While the annual Salmonfest has no shortage of entertaining musical acts, many festival-goers are attracted to Ninilchik each year for the festival’s work with education and advocacy as well.
Presented by the Kachemak Bay Conservation Society, this year’s festival got significant support from Cook Inletkeeper. Community Organizer Kaitlin Vadla said coordinating the salmon education and awareness section of the event was a great learning experience for the organization.
“We wanted to be involved because of the education that happens here and so we’re in charge of the salmon causeway and all these different organizations,” Vadla said.
A large focus of the education efforts of the festival in the past was the threat of a mine to Bristol Bay.
Conversation around that issue has since died down slightly, which Vadla said opened up the opportunity for other problems facing salmon to take center stage.
“Pebble’s still alive and it’s not dead yet, but I think now it’s a nice way for people to see the myriad issues that salmon face,” she said.
One such organization, Stand for Salmon, was new to Salmonfest this year and promoted its strategy of putting salmon first, Vadla said.
Several organizations are fighting against things that are harmful to the fish, while Stand for Salmon’s goal is that Alaska’s policies put fish at the forefront, she said.
“A festival is always a lot of love and energy from everybody who’s involved,” Vadla said. “It’s exhilarating and it can be exhausting and draining, but it’s pretty neat to watch little kids — you know, we’ve got murals over there to paint or to be involved or to learn. A lot of people come by like, ‘Wow, I had no idea!’”
There’s a good chance Cook Inletkeeper will continue its involvement with Salmonfest in the future, Vadla said.
Also making its first appearance at the festival was Green Dot Homer. Volunteers from the Homer chapter were armed with a booth, scavenger hunt and other activities to bring awareness to the movement that seeks to train people how to reduce violence in their communities.
Instructors Brittany Berger and Tara Schmidt were there signing up those interested in hosting training sessions in their own towns. Instructor Doug Koester also hosted a class on Green Dot techniques with Schmidt on Saturday afternoon.
Schmidt said she was impressed by the number of festival-goers who said they’ve heard about Green Dot, adding that awareness has grown since the group began working locally three years ago.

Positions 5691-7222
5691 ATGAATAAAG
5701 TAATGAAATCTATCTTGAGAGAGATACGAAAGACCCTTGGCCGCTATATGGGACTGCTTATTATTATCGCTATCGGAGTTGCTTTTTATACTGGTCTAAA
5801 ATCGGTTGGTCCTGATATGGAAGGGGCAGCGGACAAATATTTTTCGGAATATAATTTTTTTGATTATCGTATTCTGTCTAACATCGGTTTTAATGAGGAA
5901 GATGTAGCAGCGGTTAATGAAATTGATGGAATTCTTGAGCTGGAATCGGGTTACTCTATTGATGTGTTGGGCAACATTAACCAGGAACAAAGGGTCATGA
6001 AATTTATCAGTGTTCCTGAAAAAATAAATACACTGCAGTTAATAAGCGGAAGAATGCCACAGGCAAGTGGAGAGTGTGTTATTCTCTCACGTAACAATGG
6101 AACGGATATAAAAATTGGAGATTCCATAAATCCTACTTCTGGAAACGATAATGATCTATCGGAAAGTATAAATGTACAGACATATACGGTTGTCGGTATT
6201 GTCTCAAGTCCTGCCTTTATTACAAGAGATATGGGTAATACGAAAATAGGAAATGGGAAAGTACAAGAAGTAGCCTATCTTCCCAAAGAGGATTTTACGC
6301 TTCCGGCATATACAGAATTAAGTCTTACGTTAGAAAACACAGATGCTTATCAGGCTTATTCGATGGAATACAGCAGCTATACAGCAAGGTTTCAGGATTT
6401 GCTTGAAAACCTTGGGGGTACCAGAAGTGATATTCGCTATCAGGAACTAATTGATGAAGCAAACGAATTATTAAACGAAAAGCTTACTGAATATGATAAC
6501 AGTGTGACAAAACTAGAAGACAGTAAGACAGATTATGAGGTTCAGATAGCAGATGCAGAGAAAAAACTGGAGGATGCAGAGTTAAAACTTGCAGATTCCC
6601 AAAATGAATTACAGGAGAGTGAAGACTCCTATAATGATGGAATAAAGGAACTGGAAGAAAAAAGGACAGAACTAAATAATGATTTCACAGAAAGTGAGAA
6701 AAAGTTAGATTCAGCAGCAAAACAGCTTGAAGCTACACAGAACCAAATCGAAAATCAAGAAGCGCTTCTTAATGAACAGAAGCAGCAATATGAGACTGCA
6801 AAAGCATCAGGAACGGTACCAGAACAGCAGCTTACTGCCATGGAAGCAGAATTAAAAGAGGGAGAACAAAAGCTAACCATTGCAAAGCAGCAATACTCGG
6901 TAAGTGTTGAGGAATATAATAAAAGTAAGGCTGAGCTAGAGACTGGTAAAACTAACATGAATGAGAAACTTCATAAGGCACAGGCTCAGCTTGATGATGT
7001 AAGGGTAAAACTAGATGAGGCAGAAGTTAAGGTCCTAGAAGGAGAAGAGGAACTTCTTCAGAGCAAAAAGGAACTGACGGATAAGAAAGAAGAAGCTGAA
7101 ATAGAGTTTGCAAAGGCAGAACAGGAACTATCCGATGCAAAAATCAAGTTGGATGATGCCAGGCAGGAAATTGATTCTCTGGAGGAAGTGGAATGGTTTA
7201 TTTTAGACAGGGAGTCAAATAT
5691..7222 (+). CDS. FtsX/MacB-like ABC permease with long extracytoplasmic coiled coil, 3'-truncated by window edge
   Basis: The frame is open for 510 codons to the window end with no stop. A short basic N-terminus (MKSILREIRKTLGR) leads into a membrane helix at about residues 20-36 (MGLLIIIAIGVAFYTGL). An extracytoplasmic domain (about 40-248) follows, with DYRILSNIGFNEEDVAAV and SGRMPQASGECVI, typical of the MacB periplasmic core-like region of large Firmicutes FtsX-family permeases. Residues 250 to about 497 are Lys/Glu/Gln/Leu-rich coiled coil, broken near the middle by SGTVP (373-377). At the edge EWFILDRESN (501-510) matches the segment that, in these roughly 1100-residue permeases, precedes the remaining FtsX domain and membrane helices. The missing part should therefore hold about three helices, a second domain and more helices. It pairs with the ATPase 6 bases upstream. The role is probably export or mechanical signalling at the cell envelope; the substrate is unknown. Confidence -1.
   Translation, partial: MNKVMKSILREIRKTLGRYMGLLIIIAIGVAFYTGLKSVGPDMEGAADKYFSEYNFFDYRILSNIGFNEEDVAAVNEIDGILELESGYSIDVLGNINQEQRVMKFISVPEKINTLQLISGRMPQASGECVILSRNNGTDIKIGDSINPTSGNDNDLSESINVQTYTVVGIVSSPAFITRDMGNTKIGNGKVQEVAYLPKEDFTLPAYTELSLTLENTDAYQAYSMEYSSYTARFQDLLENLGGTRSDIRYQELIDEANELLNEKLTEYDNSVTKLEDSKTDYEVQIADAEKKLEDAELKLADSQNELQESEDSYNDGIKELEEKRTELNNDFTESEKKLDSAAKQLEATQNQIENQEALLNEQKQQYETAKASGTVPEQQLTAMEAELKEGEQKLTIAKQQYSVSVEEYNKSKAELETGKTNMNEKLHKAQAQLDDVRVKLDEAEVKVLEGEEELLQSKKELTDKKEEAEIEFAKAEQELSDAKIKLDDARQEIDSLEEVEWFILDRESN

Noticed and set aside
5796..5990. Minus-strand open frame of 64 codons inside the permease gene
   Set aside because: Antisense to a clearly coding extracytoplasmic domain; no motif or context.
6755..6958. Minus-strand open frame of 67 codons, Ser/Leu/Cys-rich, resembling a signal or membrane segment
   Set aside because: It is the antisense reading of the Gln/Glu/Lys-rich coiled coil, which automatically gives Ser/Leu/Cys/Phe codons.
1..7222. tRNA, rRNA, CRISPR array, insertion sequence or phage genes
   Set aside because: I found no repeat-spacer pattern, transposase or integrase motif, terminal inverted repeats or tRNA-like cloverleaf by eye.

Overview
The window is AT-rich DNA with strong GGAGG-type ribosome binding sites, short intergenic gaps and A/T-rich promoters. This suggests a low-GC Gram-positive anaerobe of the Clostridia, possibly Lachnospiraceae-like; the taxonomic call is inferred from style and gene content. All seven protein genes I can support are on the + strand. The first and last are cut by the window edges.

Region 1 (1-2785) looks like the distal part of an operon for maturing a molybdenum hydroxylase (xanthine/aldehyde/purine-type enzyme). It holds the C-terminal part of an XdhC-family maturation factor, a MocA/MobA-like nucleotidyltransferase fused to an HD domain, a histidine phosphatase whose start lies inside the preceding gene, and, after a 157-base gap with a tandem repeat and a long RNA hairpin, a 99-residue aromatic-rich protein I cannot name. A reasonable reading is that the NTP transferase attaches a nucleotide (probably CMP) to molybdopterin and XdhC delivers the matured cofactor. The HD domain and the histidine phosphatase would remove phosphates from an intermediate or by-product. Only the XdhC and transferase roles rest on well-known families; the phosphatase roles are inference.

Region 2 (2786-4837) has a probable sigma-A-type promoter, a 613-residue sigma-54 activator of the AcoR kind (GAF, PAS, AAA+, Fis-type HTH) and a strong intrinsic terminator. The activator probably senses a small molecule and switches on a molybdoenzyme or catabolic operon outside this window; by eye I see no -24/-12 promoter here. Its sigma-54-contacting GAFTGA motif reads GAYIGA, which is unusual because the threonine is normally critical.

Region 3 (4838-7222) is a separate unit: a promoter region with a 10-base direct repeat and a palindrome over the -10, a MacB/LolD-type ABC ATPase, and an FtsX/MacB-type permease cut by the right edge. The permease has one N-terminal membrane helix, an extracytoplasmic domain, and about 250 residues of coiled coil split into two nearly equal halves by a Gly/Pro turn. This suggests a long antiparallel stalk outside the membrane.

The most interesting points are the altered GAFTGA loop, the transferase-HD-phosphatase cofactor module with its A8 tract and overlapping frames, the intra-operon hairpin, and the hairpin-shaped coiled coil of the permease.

At the same time, a lot of people are still not aware of the movement, so the instructors are “reaching an audience that we haven’t previously been able to,” Schmidt said.
Koester said he was pleased by the turn out to the Green Dot booth and to the Green Dot presentation, even though some of the crowd did not stay for the whole talk.
“The coolest part about it for me was there was a group of boys probably about (ages) 16-18 and they stayed for most of it and it just makes me feel really good that young men want to learn about intervening,” Koester said. “Definitely we’re talking about heavy tough subjects and they were definitely engaged and I appreciated that so much. “
Green Dot training helps people learn how to be “better bystanders,” Berger said. Both she and Schmidt said Salmonfest organizers were very supportive of having the group there this year. Green Dot’s goal is to change society norms to prevent violence by no longer turning a blind eye to potentially harmful situations happening within the community.
“It’s not salmon advocacy but it’s about advocacy for all human beings, you know?” Schmidt said. “So, it’s about looking out for each other and creating an ecosystem of caring amongst everybody in our communities.”
The advocacy for environmental and community change at Salmonfest sets the festival apart from other music events across the country. Jay Brooks recently moved from Santa Barbara, California to Soldotna and was attracted to Salmonfest since he had attended the music festival Lucidity for many years in his hometown.
“It’s awesome to see this cross-section of what’s going on up here. Different people into different things,” Brooks said. “I was really happy and surprised to see one of the branches of Rising Tide here and there was a great little awareness action thing down the road at the fracking well so it was cool. You have Salmonfest celebrating the salmon and then people making these connections of what can we do for the salmon here and I just thought that was awesome.”